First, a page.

Friday 22 Oct 2021 | 23:19 | SYDNEY
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Australia in the World

Labour mobility key to Pacific future

The issue of labour migration and seasonal work is back on the agenda of Pacific island governments and donor agencies. Pacific population is increasing by 177,100 each year and at the present rate the region's population will double in the next 36 years. Disaggregating those statistics makes the

Australia all in with the Joint Strike Fighter

'Together with the Super Hornet and Growler electronic warfare aircraft, the F-35 aircraft will ensure Australia maintains a regional air combat edge', Prime Minister Abbott said today when he announced Australia would spend A$12 billion on 58 additional F-35 Joint Strike Fighter (14 are already on

Australia needs a cyber white paper

The idea of cyberspace as a common global good has yet to find its place in Australia.  Ensuring that sea lanes remain open for navigation throughout the Indo-Pacific was a prominent concern in the last Defence White Paper. Australia's condemnation of the Chinese ADIZ in November 2013 indicates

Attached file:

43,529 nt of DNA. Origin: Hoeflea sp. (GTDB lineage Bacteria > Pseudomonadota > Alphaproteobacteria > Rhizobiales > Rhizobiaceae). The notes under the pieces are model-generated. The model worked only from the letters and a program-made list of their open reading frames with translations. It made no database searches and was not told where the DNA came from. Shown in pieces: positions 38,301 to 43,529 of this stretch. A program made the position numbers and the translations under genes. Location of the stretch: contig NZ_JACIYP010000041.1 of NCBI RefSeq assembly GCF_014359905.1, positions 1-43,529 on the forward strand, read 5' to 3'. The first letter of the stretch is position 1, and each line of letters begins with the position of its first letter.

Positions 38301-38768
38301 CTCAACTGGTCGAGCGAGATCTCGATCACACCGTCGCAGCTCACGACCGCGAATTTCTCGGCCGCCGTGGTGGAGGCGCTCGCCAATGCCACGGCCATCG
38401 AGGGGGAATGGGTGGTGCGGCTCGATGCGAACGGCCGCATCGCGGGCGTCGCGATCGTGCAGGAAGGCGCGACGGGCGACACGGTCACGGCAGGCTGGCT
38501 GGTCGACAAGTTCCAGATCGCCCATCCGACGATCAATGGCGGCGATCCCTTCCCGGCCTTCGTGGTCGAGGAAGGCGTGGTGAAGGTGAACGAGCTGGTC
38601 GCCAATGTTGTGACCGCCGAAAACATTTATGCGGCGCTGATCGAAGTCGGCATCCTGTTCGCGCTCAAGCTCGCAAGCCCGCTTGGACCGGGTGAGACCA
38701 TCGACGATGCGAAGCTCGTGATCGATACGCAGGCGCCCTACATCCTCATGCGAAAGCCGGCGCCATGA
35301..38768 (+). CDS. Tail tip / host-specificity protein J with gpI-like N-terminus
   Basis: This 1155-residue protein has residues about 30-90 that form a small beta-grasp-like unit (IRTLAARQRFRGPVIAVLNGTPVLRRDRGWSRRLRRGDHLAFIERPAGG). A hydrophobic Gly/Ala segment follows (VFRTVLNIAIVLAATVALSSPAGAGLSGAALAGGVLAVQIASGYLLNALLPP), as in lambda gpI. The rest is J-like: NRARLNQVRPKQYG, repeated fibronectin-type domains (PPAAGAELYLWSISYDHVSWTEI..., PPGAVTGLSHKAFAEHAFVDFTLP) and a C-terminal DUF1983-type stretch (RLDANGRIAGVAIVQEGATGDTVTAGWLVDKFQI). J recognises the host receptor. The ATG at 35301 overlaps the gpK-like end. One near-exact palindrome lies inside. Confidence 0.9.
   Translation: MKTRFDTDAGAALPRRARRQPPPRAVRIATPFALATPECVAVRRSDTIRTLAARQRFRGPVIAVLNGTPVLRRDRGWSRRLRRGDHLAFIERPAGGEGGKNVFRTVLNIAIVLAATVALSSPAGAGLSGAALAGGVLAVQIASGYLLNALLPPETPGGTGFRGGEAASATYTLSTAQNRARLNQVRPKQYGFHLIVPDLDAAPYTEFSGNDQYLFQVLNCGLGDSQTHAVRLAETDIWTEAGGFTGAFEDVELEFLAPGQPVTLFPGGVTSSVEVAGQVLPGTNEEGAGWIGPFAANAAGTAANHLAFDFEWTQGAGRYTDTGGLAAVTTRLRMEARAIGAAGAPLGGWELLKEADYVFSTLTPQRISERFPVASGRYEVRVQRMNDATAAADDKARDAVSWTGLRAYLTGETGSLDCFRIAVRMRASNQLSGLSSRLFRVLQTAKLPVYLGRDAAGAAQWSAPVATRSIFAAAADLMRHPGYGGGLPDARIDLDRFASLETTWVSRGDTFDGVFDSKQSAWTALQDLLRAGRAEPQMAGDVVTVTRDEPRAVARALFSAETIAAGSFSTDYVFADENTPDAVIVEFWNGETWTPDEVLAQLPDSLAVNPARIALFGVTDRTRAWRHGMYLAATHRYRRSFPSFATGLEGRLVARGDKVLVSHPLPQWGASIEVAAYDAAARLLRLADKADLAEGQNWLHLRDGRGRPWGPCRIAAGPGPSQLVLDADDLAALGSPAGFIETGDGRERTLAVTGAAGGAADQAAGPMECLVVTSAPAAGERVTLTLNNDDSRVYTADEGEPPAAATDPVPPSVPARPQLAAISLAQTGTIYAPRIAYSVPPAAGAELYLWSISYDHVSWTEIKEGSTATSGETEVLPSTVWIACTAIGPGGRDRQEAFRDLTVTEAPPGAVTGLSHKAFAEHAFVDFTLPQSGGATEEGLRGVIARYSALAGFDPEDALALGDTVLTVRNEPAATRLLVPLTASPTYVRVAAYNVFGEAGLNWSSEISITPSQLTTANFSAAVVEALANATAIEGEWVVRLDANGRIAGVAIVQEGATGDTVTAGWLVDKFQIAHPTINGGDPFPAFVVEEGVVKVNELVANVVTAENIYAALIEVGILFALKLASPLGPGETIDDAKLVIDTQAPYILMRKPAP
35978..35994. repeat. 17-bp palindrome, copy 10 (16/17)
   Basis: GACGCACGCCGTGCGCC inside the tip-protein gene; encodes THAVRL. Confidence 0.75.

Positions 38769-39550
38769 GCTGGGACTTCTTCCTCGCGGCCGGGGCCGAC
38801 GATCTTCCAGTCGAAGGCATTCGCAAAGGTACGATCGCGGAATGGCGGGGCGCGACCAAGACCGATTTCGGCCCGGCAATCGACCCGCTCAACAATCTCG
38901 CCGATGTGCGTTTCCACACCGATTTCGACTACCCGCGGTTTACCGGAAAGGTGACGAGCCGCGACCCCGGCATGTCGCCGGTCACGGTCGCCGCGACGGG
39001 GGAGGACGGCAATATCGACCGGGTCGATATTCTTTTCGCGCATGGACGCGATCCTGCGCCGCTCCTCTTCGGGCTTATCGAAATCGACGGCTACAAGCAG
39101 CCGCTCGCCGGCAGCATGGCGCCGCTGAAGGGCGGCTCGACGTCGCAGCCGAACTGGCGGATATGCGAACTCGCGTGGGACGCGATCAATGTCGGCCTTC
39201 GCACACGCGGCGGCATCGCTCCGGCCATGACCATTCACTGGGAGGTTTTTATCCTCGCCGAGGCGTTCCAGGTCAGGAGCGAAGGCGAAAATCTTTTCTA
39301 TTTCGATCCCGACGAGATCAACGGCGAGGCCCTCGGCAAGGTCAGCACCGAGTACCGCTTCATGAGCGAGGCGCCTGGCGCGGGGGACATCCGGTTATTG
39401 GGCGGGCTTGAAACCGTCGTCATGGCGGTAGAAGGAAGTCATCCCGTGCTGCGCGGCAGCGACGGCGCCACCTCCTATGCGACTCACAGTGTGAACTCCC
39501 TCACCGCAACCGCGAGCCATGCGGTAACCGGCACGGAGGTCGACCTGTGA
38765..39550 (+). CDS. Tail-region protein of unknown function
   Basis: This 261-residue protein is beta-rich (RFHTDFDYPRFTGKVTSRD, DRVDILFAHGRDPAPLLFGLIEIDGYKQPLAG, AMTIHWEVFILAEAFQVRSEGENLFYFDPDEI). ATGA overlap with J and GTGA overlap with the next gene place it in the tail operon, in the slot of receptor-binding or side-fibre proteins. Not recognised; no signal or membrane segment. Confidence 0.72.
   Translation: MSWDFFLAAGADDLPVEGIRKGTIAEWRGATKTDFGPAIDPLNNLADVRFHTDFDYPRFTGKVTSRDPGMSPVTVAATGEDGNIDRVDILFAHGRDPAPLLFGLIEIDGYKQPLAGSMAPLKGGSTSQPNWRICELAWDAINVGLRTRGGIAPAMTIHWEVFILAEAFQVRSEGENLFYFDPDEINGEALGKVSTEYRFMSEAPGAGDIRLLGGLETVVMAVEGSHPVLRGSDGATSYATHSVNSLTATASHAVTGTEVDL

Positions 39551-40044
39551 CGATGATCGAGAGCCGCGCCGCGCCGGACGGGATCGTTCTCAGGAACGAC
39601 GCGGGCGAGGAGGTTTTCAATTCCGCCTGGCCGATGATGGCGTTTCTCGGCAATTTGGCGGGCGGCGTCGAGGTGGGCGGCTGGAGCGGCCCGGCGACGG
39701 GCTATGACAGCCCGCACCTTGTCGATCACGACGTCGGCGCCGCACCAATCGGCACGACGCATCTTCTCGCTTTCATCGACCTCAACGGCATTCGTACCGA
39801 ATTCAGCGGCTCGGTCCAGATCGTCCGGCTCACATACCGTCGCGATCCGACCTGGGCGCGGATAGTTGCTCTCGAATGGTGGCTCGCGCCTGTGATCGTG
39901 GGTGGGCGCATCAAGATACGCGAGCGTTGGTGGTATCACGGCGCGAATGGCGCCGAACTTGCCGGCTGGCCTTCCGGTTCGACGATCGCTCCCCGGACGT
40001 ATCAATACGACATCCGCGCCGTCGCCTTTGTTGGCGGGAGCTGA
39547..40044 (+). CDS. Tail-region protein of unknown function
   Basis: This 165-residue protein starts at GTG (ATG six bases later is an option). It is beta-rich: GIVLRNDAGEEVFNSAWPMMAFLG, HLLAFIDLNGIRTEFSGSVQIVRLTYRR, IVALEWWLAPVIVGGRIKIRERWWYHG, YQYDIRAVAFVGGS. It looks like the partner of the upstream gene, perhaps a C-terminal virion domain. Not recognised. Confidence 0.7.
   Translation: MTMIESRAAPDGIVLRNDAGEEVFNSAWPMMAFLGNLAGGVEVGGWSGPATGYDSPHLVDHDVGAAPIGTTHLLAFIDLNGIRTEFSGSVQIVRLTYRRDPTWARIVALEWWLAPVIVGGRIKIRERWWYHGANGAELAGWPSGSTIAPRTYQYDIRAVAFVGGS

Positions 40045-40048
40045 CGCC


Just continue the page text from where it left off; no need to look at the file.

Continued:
Solomon Islands flooding and Australian aid

On 5 April, the Solomon Islands was hit by extreme flooding, killing 23 people and leaving an estimated 50,000–60,000 people homeless. Lowy Institute Melanesia experts Jenny Hayward Jones and Tess Newton-Cain got together earlier this week to discuss the impact of Australia's $3 million

Pacific private sector engagement: Where to begin?

Suva, Fiji. A key facet of the Australian Government's aid and development policy for the Pacific island region is enhancing private sector engagement. However, the detail of this policy has yet to be articulated. The role of the private sector in aid and development is the subject of an ongoing